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Emotions Run High

Posted Aug 02 2013 11:59am
The past few weeks, I find that I am either on the verge of tears when I think of Dad or just feeling depressed about him.  I actually went an entire week without crying, but then last night after mexican food and some tequila, the tears came again.  Note to self... tequila may not be the best medicine.  Anyway....

Dad's still in the Geriatric Psych Ward.  It's been three weeks.  And he still isn't walking. 

When I visited him the first week he was there, I finally felt optimistic that he could be diluted of some of those heavy medications and return to a more regular state.  He already seemed so focused and his personality was still there.  But, with every visit since then, he just seems to be declining... but not in an Alzheimer's way of declining, in a medicated way.  Yesterday he was twitching, mumbling and grunting, barely able to focus on me, and extremely drowsy. 

When I tell the staff that just three weeks ago Dad was walking and talking (or at least forming words if not sentences), dancing to music, and was able to hold a fork and feed himself... I feel like they don't believe me.  Since they didn't know my Dad before he was admitted in the psych ward, how would they know what his normal state is?  Of course they wouldn't believe that the man confined to a chair that I visited yesterday would be capable of all those actions.

On the other hand, I understand that we are trying to curb his aggression and I am so thankful that I am not the sole person in charge of his care.  (The VA accepted him as their responsibility ever since he moved into the VA home.)  But, let's say that my Dad lives another year, should he be condemned to this quality of life?  I mean, he really has no quality of life right now, but I think it's because of the meds not the disease at the moment.  Trust me, I know the reality of this disease.  I know that Dad will eventually forget how to walk, how to swallow, and he will lose his reflexes making the probability of choking on food a very real one.  He will eventually stop eating.  Many people believe that you can't die of Alzheimer's, you just die with Alzheimer's.  But my Dad is dying of Alzheimer's.  And it's a pretty shitty way of leaving this earth.  So, adding the medications to this already horrible disease frustrates me.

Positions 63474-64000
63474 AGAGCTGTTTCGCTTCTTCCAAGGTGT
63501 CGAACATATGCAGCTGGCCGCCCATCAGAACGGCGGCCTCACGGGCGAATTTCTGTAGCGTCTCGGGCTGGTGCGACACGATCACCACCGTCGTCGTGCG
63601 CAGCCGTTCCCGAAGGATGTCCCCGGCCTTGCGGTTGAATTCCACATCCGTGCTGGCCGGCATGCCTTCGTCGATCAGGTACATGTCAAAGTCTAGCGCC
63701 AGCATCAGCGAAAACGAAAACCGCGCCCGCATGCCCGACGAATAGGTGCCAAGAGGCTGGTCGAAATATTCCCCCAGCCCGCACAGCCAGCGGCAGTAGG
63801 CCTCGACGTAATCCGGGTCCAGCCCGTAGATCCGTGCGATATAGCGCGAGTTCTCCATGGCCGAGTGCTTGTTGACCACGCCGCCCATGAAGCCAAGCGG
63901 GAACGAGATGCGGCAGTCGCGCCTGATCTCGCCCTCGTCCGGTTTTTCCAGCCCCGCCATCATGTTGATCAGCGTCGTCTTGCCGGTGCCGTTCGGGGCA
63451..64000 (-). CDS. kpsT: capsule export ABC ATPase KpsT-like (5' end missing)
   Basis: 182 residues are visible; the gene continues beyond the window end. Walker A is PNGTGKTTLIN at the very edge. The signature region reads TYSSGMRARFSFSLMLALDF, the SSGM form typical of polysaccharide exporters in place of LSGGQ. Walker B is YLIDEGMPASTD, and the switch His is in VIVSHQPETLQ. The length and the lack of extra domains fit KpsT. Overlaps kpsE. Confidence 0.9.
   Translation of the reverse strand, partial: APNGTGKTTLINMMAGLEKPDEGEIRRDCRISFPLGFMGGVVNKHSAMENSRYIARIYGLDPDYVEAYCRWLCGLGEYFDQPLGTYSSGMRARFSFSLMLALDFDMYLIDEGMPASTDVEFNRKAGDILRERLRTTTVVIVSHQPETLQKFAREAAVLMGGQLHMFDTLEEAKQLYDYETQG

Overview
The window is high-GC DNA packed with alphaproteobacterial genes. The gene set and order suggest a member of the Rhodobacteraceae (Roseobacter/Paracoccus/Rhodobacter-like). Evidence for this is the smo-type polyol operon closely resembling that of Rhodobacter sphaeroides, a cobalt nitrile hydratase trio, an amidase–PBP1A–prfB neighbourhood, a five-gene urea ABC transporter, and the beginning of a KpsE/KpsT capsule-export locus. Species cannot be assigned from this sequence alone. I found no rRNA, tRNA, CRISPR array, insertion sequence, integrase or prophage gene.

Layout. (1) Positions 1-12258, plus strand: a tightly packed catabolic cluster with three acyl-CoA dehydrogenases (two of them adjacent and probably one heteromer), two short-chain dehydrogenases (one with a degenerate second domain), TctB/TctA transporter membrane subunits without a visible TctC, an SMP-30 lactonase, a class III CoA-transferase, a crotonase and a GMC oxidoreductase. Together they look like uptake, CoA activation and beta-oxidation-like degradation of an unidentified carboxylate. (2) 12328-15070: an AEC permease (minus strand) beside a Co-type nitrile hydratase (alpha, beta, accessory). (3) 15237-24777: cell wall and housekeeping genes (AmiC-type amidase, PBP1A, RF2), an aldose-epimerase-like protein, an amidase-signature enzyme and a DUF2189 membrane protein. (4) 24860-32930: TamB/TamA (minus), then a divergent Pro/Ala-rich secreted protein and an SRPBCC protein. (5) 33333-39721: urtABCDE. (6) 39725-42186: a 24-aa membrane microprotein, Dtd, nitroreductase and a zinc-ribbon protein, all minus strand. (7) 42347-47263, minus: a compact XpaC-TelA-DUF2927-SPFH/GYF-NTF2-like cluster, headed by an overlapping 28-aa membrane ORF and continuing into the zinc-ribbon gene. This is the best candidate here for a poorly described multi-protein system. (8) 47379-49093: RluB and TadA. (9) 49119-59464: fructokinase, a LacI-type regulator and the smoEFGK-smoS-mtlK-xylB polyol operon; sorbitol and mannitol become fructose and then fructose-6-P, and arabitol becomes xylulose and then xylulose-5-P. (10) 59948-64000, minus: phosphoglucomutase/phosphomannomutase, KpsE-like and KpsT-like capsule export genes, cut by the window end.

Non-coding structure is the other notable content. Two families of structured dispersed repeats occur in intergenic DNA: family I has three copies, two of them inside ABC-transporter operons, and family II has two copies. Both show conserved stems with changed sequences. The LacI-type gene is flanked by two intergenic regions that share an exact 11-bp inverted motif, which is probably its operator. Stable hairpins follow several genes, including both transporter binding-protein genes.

(The doctor did inform us that she is trying to wean him off of the Depakote over the next few days to see if he will be able to walk again.)

We were also told that if Dad cannot regain the power to walk again, he will not be accepted back into the home.  They only want ambulatory patients.  So, the VA would help find him a skilled nursing facility that accepts MediCal near Long Beach where I live.  Most of these places (especially in Long Beach) are utterly depressing with four beds to a room and dark, dirty corridors.  Can things get any better for us and Dad?  Ugh.

The only positive thing to share right now is that we are going to start Dad on a Palliative Care plan.  We found his Advanced Directive where he stated he didn't want any life saving measures, and a Palliative Care Plan will help us achieve his wishes.  It focuses on providing relief from the symptoms, pain, and stress for patients with serious illnesses but will not prolong his life in any way.  A good example would be if he was to contract Pneumonia, we would then treat the pain and symptoms, but not the infection.  The Doctor thinks he is in some of the last stages of Alzheimer's.  She is giving us a very loose timeline of about a year.

So, with all this information swirling around in my head, I'm sure you can understand why emotions are running high. 

Also, in the past few weeks, we have been receiving so much support from readers and family and friends who relate to our story and are battling the same type of situations with their loved ones.  We so appreciate you reaching out.  It's very comforting to know we're not the only ones.
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